Ex-Tiger Avila enjoys ovation, talks McCann's ups and downs

Tony Paul
The Detroit News
Alex Avila

Detroit -- As one Tiger after another strolled to the plate for the first time Friday night, it was interesting to watch the facial expressions.

Some, like James McCann, chuckled.

Others, like Victor Martinez, did their best to keep a straight face.

So, what the heck was long-time Tigers catcher Alex Avila, in his first season with the Chicago White Sox, saying to them? Something snide, perhaps?

"No, nothing like that," Avila said before Saturday's second game of the series. "We were just happy to see each other.

"As different and strange as it is for me to be on the opposite side, it's strange for them to see me in a different uniform."

Avila's return to Detroit was one of mixed results.

The White Sox lost, 10-3, and Avila doubled in three at-bats.

Avila also got a very nice ovation from the large Tigers crowd when he was introduced for his first at-bat. Players like to act tough, and swear they tune out the background noise at the ballpark, but Avila -- who had his share of cheers and boos from his time as a Tiger -- definitely noticed it.

"It was very nice, absolutely," Avila said. "It's been nothing but well-wishes."

Avila was a lightning rod later in his Tigers tenure, struggling to live up to the expectations he created when he was an All-Star in 2011. Injuries had something to do with that, but not everything.

McCann scraps leg kick and helps kick Sox in opener

He went from a .295/.389/.506 hitter with 19 homers and 82 RBIs in 2011 to a .191/.339/.287 hitter with four homers and 13 RBIs in 2015, his last with Detroit. In the offseason, he signed a one-year, $2.5-million deal with Chicago, saying goodbye to his father, Al, the new general manager in Detroit. The two of them finally got together after Friday night's game.

Avila's replacement in Detroit, James McCann, 25, now is experiencing the ups and downs of the job this season, hitting .179/.225/.274 with two homers and 11 RBIs this season, after hitting .264/.297/.387 with seven homers and 41 RBIs last year. McCann has occasionally reached out to Avila, via text or phone calls, with Avila, at 29, serving as a veteran sounding board.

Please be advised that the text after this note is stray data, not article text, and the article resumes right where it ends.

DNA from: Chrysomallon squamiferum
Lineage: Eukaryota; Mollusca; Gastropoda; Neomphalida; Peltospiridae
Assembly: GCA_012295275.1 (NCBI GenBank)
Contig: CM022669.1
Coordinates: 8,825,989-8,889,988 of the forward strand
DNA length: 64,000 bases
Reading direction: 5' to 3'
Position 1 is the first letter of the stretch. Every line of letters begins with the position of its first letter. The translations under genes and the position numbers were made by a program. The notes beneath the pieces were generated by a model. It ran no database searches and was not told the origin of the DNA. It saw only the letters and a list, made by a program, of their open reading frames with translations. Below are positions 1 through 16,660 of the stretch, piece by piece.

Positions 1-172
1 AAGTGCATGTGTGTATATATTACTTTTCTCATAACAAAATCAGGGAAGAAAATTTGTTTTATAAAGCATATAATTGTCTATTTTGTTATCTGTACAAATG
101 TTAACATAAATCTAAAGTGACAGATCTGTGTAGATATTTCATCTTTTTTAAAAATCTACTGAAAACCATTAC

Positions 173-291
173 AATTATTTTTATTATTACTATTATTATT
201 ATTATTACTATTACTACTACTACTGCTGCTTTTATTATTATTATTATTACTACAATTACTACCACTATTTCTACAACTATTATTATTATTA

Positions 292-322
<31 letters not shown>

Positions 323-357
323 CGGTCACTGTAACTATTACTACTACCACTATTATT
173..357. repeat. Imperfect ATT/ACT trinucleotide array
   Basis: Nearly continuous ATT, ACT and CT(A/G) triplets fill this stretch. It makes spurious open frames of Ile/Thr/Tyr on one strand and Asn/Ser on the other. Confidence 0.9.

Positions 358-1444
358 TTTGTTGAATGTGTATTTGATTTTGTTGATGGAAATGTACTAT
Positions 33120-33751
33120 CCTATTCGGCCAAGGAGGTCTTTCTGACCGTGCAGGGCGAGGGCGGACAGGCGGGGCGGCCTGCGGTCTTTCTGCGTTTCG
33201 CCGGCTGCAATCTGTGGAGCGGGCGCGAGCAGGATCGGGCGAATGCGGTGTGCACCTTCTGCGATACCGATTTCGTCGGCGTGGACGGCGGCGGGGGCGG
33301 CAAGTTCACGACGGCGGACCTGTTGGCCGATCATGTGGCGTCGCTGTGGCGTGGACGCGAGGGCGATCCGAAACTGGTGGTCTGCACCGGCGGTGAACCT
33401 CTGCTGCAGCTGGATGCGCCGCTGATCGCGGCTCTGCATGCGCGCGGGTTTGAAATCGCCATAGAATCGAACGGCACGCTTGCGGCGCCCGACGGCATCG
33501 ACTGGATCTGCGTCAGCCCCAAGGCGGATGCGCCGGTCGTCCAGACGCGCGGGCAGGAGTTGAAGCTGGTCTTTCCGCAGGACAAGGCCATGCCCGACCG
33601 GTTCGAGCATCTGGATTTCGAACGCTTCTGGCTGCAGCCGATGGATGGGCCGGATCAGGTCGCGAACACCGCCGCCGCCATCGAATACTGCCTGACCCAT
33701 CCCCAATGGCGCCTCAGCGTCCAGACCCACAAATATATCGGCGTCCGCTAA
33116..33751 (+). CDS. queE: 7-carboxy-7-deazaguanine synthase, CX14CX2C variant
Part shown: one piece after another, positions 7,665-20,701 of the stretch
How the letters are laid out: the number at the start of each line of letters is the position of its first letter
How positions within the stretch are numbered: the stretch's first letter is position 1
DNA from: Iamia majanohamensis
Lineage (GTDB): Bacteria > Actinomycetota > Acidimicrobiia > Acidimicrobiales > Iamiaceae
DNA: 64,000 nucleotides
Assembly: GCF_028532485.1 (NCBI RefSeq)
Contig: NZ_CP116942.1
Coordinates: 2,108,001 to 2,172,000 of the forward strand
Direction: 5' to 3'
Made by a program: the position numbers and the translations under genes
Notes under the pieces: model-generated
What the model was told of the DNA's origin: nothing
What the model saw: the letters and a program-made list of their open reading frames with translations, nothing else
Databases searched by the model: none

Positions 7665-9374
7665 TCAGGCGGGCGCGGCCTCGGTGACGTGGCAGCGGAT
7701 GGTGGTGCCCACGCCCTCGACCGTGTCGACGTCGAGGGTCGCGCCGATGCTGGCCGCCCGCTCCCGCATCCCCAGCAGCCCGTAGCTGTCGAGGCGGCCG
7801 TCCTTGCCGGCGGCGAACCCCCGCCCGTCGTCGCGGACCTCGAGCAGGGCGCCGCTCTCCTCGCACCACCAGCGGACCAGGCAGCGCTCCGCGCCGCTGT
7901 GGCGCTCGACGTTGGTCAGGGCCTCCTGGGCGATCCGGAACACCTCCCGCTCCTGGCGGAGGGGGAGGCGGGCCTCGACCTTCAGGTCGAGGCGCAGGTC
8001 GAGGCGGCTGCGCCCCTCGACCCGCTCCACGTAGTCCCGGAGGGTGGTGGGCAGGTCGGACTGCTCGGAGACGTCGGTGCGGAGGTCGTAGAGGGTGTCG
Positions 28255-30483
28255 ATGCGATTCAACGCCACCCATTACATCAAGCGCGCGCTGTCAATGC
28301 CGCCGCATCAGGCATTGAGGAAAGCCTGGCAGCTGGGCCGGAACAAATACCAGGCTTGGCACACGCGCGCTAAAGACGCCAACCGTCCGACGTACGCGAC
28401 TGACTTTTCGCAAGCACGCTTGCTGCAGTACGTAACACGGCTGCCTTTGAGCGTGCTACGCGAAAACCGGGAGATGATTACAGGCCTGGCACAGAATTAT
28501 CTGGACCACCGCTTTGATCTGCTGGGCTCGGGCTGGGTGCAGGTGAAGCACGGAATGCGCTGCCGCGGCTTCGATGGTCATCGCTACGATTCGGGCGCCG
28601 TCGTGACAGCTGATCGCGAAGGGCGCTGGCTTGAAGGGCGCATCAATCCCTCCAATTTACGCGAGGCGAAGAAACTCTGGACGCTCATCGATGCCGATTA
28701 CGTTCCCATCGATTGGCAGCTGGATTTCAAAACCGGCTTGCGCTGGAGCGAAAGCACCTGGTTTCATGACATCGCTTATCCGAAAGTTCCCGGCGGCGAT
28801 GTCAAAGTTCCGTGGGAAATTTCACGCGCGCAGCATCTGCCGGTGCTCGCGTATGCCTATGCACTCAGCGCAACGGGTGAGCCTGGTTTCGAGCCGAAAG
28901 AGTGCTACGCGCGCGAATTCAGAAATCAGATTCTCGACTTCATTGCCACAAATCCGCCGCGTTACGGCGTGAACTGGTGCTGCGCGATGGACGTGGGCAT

"He knows he can always call me for anything," Avila said. "If there's anybody that knows both spectrums about playing Major League Baseball, it'd be me."

McCann did have his best offensive game Friday, with a homer and a triple.

Avila, by the way, had a chance at a triple, too. He laced a ball up the alley in right-center field in his third at-bat, with the White Sox down, 4-2.

He might've gone for three had it been a one-run game, but not down two runs.

"I thought about it," Avila said, smiling. "Around second, I seem to hit a wall."

It was the fourth extra-base hit of the season for Avila, who's still looking for his first home run with the White Sox.

McCann has just three extra-base hits, and, amazingly, no doubles.

Both catchers have been plus-WAR players on defense for their careers, however, even if that gets lost on the fans as they struggle offensively.

And that can be frustrating for catchers, who are told to worry about defense first, and let the offense come to them. That's what Pudge Rodriguez said recently he did during his career.

"It's harder to quantify how defense helps a team," said Avila, who was out of the starting lineup Saturday. "If you can't prevent scoring, it doesn't matter how well you hit.

"It's easily overlooked."